Read the HTML5 for Web Designers book by Jeremy Keith.
Went through the whole W3C CSS tutorial to brush up on the skills. Took lots of notes that are in draft mode.
GRIDS ARE GOOD
Considering responsive/adaptive web design as a framework, but unsure how our geolocation-based visualizations on top of a map will work if we take an approach like this.
HTML5 CANVAS FOR ANIMATION
Testing pretty simple stuff here: http://paintyourcity.com/viz/
Based on tutorials like these:
Not really working at all. Grrr. Will update all my browsers.
GOOGLE FUSION TABLES
250 MB storage limit per user account, 1 million characters per cell
upload limits—1 MB per spreadsheet, 100 MB per .csv or kml
To get more space, you have to have and work through the Maps API Premier account
Purchase more storage space for Fusion Tables: Google Groups Thread
How to query from google fusion table: Google Dev Guide
Get data storage, user accounts and server-side code with Cloud Mine
FILES ON OUR OWN SERVER
Instructions for parsing data from a .gpx file into processing
As I mentioned in the previous post, the MVP itself has its complexities. Here is the run-down of the layers involved for the mapping software.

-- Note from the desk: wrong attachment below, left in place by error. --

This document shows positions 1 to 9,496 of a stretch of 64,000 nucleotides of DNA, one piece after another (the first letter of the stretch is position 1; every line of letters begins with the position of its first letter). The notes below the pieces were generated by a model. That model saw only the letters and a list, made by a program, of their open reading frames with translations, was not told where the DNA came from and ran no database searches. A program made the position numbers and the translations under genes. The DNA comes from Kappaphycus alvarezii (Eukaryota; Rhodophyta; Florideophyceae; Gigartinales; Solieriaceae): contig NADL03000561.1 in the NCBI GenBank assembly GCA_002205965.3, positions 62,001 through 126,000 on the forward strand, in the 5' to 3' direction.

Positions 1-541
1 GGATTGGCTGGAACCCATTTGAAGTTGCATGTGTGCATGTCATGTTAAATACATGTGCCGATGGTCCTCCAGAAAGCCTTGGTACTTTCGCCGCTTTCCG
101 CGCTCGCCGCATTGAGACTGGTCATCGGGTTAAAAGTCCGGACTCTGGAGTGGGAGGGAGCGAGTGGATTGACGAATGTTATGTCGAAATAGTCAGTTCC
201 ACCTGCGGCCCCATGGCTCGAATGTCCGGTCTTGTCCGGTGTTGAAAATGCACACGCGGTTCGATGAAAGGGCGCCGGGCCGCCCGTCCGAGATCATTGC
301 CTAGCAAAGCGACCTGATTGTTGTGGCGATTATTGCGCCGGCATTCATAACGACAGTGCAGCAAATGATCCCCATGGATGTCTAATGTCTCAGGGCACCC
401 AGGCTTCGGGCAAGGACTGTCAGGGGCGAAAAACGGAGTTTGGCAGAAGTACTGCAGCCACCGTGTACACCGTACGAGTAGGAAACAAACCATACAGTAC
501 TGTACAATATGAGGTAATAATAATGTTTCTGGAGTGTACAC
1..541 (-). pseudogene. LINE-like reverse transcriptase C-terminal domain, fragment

1. Map tiles (provided by Open Layers, Poly Layers, Google)
2. Routing services (Open Trip Planner, NavIt, Google)
3. NYC bike network (found on the nyc.gov GIS file)
4. Software for to convert turn-by-turn directions to audio and re-route
5. GPS tracking
Other notes from meeting at Open Plans:
Connect with the bike nerd community: Get biking software developers together to lead a discussion and work session for how the thing can be developed. Check out Bike NYC Tech meet-up.
Note: We need to draw the line between what we will program and what we will get help with.
Research: apps and open-source software for turn-by-turn directions and routing, geo-fencing, place-based audio tools, Rodify, Ways, Filter Bubble (book), Android extension kit
Connect with Transportation Alternatives, Ride the City, and NYC Bike Tech meetup
The Google Directions API is a service that calculates directions between locations using an HTTP request.
Note the following:
Still, by using the Google Directions API, you can get directions through putting URLs into the address bar on JSON or XML format. Here are som tests:
Home to Purpose:
Home to Purpose – via Brooklyn bridge using waypoints:
…though this breaks the route into two legs, and the directions says “destination will be on your left” also when I’m on Brooklyn Bridge…
Home to Purpose – alternative routes:
XML instead of json (json is recommended though):
This was the service I used when getting directions for the Low-fi prototyping, part II, which I then turned into a text file ready to be read by the guy from Speak It!
- The directions do not seem to have information about bike path/lane in Google Maps. The Ride the City app does have this information.